It runs counter to intuition on some level, and the perception we have of bears as being very dangerous, but the evidence seems to be pretty one sided on this issue.

Last edited by Holdstrong; 10-15-2012 at 10:32 PM..
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Old 10-15-2012, 10:34 PM   #9
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This wikipedia article may be of interest: http://en.wikipedia.org/wiki/List_of..._North_America

Some of my favorites (all black bears):


Quote:
Kandra was a bear caretaker on property that kept exotic pets. The bear was out of its cage for feeding. Prior to the attack, the property's owner had his license to exhibit animals revoked, but was still allowed to keep the animals on his property.
Quote:
Walz, whose husband had an expired license to keep exotic animals, was attacked while cleaning her pet bear's cage. She tried to distract the bear by throwing dog food to the opposite end of the cage. A neighbor shot and killed the bear.
Quote:
Munson had been feeding bears for a decade, and was repeatedly warned by wildlife officials. After a bear was injured in a fight with an older and bigger bear, Munson left food out to help the injured bear. The older bear came back to Munson's property, forced its way past a wire fence, and mauled Munson. Later, wildlife officials killed two bears on Munson's property. One of the bears had a necropsy which revealed evidence that it consumed Munson.
Quote:
A bear trained to wrestle humans entered its owner's home and attacked the owner's friend, Orser in her bedroom.
Quote:
While carnival workers were setting up, a bear was taken out of its cage and chained to a tree. Johns, whose parents were carnival workers, walked by and was attacked. The bear had previously attacked children.
Quote:
A pet bear dragged Tremper into its cage at the Ponderosa Trailer Park in Prescott, Arizona. The bear's owner shot and killed it.
Quote:
After feeding a bear in its cage, Huckins was chased and killed. The bear also injured three other people, and was eventually shot and killed with thirteen gun shots.
Quote:
Langley owned a gas station where he kept the bear. After entering the bear's cage to feed it, Langley and his helper were attacked. The bear was shot and killed.
Quote:
On his walk home from school, Taylor stopped to feed an apple to a bear tethered in front of an inn. The bear mauled Taylor and crushed him against a wire cage. Motorists stopped and used sticks and stones to try to separate the bear from Taylor.

Eventually, a man operating a nearby roadside stand came and shot and killed the bear. An examination revealed that the bear hadn't eaten in two days. The Inn had two bears that were trapped five years previously in the Adirondacks, and were frequently fed by passers-by. Both bears were killed.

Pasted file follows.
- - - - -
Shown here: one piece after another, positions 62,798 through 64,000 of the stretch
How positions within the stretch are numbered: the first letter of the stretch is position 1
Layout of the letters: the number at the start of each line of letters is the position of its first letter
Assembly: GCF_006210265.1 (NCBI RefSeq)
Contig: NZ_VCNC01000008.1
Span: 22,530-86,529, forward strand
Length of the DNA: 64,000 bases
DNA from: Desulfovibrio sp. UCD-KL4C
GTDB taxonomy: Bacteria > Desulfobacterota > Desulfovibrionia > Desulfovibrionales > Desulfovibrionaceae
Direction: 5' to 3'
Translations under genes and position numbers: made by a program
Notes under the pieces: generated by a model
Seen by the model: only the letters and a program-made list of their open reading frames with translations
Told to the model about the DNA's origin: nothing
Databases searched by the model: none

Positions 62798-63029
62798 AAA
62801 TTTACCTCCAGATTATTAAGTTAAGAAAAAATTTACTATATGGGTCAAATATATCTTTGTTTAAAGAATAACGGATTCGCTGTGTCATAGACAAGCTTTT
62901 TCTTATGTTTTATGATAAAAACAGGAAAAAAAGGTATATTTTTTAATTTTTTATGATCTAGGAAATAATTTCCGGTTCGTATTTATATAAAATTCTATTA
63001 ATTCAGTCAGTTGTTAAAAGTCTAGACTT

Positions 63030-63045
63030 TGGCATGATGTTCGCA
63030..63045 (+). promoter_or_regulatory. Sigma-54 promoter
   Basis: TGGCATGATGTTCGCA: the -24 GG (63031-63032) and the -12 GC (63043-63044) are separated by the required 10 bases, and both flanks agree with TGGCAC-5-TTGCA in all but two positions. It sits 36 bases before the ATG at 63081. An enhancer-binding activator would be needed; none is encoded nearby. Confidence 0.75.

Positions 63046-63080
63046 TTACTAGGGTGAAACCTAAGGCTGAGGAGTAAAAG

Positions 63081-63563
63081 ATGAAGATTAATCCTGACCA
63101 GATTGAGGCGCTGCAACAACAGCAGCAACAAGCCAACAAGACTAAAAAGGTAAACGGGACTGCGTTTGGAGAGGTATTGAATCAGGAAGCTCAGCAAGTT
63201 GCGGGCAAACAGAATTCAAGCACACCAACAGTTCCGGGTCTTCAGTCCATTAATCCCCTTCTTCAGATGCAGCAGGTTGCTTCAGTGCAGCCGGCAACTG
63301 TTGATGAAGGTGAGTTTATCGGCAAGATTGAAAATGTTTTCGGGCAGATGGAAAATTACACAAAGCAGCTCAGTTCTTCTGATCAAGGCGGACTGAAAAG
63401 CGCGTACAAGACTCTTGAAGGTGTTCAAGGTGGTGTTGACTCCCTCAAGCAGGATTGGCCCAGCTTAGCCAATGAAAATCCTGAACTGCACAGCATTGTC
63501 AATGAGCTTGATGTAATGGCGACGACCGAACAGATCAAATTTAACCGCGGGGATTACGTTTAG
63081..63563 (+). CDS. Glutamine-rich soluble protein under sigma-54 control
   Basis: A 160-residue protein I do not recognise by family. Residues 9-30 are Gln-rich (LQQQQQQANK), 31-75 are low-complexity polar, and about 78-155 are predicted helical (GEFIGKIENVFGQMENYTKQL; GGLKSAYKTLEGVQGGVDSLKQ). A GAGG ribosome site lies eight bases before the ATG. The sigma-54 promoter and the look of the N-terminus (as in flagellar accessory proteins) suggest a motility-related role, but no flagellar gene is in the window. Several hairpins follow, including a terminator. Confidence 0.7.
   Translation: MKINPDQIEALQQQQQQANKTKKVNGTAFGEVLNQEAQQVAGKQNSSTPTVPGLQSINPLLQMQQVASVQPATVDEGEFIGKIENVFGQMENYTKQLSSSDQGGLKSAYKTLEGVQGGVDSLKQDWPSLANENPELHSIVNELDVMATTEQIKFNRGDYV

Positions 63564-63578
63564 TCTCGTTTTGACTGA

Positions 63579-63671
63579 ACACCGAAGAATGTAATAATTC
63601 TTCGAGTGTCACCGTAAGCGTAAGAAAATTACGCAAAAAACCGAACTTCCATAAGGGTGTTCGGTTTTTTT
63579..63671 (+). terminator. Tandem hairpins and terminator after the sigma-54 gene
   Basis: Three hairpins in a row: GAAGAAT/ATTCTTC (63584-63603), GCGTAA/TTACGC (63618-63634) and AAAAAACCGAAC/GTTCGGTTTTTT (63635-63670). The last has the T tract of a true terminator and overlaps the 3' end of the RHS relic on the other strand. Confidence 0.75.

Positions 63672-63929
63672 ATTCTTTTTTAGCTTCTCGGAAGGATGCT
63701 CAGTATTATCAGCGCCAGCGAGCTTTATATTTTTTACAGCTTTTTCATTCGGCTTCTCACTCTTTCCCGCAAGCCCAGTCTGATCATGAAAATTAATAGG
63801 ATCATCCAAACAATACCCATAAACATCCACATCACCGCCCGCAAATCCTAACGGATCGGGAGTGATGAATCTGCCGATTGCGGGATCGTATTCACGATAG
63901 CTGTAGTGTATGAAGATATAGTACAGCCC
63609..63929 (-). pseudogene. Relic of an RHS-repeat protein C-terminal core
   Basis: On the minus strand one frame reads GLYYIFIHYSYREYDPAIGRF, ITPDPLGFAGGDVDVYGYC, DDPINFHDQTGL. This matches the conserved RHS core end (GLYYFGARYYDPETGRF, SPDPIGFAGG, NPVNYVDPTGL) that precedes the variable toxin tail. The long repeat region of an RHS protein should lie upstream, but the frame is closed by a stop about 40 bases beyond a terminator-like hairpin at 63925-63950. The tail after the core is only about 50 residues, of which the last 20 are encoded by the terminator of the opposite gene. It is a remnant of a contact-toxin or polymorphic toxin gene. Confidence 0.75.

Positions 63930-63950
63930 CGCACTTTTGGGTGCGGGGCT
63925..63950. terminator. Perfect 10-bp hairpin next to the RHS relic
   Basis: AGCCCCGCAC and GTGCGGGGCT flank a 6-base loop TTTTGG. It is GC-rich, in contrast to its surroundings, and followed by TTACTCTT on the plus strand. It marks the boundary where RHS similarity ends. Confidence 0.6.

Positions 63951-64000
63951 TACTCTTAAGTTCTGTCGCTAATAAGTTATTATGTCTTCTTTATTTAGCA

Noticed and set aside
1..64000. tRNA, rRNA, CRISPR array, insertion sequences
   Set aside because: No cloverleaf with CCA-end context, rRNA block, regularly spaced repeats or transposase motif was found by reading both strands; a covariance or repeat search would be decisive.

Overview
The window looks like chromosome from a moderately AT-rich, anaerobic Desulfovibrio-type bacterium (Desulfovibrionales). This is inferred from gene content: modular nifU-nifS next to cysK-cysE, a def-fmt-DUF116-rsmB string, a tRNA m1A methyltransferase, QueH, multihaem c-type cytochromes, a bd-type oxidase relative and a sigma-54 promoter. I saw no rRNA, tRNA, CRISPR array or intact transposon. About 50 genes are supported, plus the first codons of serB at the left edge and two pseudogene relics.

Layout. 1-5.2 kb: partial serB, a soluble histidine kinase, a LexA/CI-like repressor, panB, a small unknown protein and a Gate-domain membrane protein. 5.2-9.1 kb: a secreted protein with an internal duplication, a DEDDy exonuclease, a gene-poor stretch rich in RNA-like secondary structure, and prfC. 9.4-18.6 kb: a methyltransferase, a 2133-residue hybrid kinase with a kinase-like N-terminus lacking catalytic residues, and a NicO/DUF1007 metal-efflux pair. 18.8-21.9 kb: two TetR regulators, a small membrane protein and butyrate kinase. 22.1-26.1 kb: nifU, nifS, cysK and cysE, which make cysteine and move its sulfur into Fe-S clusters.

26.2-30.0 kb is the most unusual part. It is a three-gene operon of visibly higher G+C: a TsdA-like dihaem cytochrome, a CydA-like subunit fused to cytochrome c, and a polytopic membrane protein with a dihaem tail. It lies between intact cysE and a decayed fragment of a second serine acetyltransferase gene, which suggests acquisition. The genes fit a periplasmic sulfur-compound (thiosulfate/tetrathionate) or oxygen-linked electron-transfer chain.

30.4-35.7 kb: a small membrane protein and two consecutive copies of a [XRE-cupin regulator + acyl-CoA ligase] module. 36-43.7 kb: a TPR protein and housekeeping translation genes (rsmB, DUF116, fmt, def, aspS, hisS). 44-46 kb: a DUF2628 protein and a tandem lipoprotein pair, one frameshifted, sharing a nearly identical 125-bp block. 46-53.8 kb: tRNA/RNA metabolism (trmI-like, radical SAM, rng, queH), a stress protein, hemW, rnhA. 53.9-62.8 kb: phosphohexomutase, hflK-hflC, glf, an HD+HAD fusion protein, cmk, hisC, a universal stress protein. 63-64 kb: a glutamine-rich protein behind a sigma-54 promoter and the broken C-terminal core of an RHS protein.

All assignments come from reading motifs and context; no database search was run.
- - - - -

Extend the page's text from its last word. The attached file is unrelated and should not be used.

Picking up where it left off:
Quote:
A female black bear who recently had her cubs taken away killed her feeder, Joyce. This occurred at the John C. Thompson Park Zoo.
Quote:
After a bear escaped from a cage at Elysian Grove Pleasure Park, Buss Laird ran with her infant child in a go-cart. The bear grabbed and killed the baby.
I think there's evidence enough that we ought to be giving bears a wide birth, regardless of how "domesticated" they are.

Last edited by DSettahr; 10-15-2012 at 10:48 PM..
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Old 10-16-2012, 07:50 PM   #10
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Bears are cute, right?? All wild animals quickly revert to their natural instincts given certain conditions. Lest we lose track of the danger, I want to remind everyone about the tragic attack by a trained and "domesticated" chimp which occurred here in Connecticut in the recent past. The victim, a friend of the owner, had her hands and face torn off and her eyes gouged out. The best solution to the bear's situation in Long Lake would have been removal to another area as soon as she appeared in the very beginning. Incidentally, I think that this must have been the bear that I and my companions spotted near the public boat launch at Long Lake back on Labor Day. The whole thing, sadly, could have been avoided
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Old 10-16-2012, 08:21 PM   #11
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Quote: